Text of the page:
It was a pretty good read, but throughout the whole thing I kept thinking "ewww Steven Martin can have a dirty mind sometimes!" :-P It was about a young woman who was trying to figure out who she is, her former (later current) boyfriend who was a slacker and found himself after landing a great job, and the older man in her life who doesn't know what kind of relationship he wants with her.
Overall, Shopgirl was an interesting novel; each section was important to the plot and the development of each of the individual characters. After much contemplation, I think a possible meaning of this story is that when one spends time getting to know a person, understanding their moods and personality, one become irrevocably attached to that person: they genuinely care for and love them even if they are unable to admit it to themselves. This meaning would be explained by the entirety of Mirabelle and Rays relationship: how it began, ended, etc.
The repetition of one line at the end of the book was something I found interesting; even though I am not sure I fully understand why the author chose to do this. In the middle of the novel when Mirabelle lied to her boss and chooses to enjoy an extended lunch break she sees a repulsive woman talking on her cell phone saying . . . just remember darling, it is pain that changes our lives (Martin 53). After hearing this Mirabelle cannot fathom the meaning of this sentence, as she has been in pain her whole life, and yet it remains unchanged (Martin 54). The line it is pain that changes our lives is repeated on the last page of the novel when Mirabelle is consoling Ray after he attempts to apologize for the way their relationship ended. This could be because the author wants to point out that one may not know how deeply seemingly innocent or likely to be forgotten events/occurrences may affect him/her.
One of our country's most acclaimed and beloved entertainers, Steve Martin is quickly becoming recognized as a "gorgeous writer capable of being at once melancholy and tart, achingly innocent and astoningly ironic (elle). Beautifully written, this novella reveals a different side of Martin, one that is unexpectly perceptive about relationships and life and profoundly wise when it comes to the inner workings of the human heart. This book is about a "shop girl" - a young woman, beautiful wallflower ish kind of way, who works behind the glove counter at Neiman Marcus selling things that nobody buys anymore....Slightly lost, slightly off kilter, very shy, Mirabelle charms becaus of all that she is not , not glamorous, not aggressive, not self aggrandizing. Still there is something about her that is irrestible. Mirabelle captures the attention of Ray Porter, a wealthy businessman almost twice her age. As they tentatively embark on a relationship, the both struggle to decipher the language of love - with consequences that are both comic and heartbreaking.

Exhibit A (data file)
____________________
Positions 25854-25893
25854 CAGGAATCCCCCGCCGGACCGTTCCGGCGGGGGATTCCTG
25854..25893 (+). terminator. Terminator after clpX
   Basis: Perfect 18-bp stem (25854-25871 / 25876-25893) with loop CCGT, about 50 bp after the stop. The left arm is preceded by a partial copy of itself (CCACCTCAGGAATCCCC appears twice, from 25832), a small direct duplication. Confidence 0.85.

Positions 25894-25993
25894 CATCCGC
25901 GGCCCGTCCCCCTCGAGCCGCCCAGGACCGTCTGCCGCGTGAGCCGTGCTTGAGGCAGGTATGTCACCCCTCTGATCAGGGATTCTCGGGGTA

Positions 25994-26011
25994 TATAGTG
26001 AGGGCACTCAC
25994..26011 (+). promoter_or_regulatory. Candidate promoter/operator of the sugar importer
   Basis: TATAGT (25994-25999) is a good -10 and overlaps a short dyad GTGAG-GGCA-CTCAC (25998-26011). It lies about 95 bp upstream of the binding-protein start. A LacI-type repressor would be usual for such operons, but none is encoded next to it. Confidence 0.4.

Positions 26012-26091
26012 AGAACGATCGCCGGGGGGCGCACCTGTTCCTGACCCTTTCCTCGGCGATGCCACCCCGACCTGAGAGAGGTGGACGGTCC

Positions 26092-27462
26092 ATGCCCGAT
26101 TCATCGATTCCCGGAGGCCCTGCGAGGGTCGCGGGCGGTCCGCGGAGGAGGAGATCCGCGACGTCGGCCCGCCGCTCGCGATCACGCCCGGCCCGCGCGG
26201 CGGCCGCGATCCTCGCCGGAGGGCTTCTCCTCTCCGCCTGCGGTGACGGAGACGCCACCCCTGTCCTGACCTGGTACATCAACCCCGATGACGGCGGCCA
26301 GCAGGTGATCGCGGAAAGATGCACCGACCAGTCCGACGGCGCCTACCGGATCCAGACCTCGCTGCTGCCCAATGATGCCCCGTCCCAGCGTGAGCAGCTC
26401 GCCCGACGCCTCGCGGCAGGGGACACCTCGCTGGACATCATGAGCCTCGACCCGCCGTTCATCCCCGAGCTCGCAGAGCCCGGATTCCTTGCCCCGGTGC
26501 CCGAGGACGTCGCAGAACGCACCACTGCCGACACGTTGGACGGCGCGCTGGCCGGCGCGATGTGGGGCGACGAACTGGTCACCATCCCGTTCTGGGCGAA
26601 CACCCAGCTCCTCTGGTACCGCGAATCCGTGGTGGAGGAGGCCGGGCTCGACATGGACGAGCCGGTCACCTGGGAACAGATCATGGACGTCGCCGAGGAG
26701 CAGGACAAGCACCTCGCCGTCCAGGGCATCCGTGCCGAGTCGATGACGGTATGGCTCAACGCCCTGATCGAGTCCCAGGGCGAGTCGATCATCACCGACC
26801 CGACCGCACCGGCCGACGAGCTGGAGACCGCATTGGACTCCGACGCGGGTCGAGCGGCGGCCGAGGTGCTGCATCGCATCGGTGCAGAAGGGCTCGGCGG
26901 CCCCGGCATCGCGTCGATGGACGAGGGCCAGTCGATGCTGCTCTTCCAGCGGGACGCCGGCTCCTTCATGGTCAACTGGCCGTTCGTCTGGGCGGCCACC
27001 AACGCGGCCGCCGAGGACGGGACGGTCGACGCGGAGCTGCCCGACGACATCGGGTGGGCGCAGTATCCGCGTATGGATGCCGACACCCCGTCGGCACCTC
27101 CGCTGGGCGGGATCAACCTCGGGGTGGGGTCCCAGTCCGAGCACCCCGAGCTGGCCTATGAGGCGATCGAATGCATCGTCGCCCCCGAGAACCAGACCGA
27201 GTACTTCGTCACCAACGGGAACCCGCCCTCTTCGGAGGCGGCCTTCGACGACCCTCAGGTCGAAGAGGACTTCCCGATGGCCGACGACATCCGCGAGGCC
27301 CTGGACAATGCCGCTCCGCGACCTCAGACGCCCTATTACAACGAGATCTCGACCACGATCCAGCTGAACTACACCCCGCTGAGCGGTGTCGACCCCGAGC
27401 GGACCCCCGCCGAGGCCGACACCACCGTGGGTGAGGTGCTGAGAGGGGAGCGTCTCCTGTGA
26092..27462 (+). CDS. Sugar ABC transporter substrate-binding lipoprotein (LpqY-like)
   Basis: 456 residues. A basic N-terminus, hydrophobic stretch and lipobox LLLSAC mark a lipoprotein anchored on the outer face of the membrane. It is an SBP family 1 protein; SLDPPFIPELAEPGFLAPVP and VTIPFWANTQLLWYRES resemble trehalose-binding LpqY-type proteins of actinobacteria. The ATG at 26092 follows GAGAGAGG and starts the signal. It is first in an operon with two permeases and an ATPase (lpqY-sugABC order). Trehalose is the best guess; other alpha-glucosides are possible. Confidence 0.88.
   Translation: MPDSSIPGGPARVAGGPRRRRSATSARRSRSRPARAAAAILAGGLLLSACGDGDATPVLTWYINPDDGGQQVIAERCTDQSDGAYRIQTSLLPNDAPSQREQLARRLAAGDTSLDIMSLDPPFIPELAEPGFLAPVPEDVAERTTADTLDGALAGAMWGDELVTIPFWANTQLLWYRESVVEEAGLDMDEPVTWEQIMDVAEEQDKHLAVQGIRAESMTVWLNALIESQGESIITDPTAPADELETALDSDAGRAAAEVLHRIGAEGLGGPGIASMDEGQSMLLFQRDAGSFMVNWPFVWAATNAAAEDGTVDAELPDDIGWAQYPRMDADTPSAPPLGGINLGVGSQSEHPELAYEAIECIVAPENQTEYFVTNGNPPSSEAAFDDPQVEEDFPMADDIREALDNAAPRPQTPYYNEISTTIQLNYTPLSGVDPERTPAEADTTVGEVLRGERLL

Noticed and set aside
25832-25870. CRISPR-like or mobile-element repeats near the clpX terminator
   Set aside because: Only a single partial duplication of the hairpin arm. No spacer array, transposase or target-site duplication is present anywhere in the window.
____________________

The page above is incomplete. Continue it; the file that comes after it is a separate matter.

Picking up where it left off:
Like all of Martin's characters Mirabelle has problems but you can't help but be sympathetic and charmed. Mirabelle is the shopgirl of the title, a young woman, beautiful in a wallflowerish kind of way, who works behind the glove counter at Neiman Marcus selling things that nobody buys anymore . . .
Mirabelle captures the attention of Ray Porter, a wealthy businessman almost twice her age. As they tentatively embark on a relationship, they both struggle to decipher the language of love with consequences that are both comic and heartbreaking.
Steve Martin's first foray into fiction is as assured as it is surprising. Set in Los Angeles, its fascination with the surreal body fascism of the upper classes feels like the comedian's familiar territory, but the shopgirl of the book's title may surprise his fans. Mirabelle works in the glove department of Neiman's, "selling things that nobody buys any more." Spending her days waiting for customers to appear, Mirabelle "looks like a puppy standing on its hind legs, and the two brown dots of her eyes, set in the china plate of her face, make her seem very cute and noticeable." Lonely and vulnerable, she passes her evenings taking prescription drugs and drawing "dead things," while pursuing an on-off relationship with the hopeless Jeremy, who possesses "a slouch so extreme that he appears to have left his skeleton at home." Then Mr. Ray Porter steps into Mirabelle's life. He is much older, rich, successful, divorced, and selfish, desiring her "without obligation." Complicating the picture is Mirabelle's voracious rival, her fellow Neiman's employee Lisa, who uses sex "for attracting and discarding men."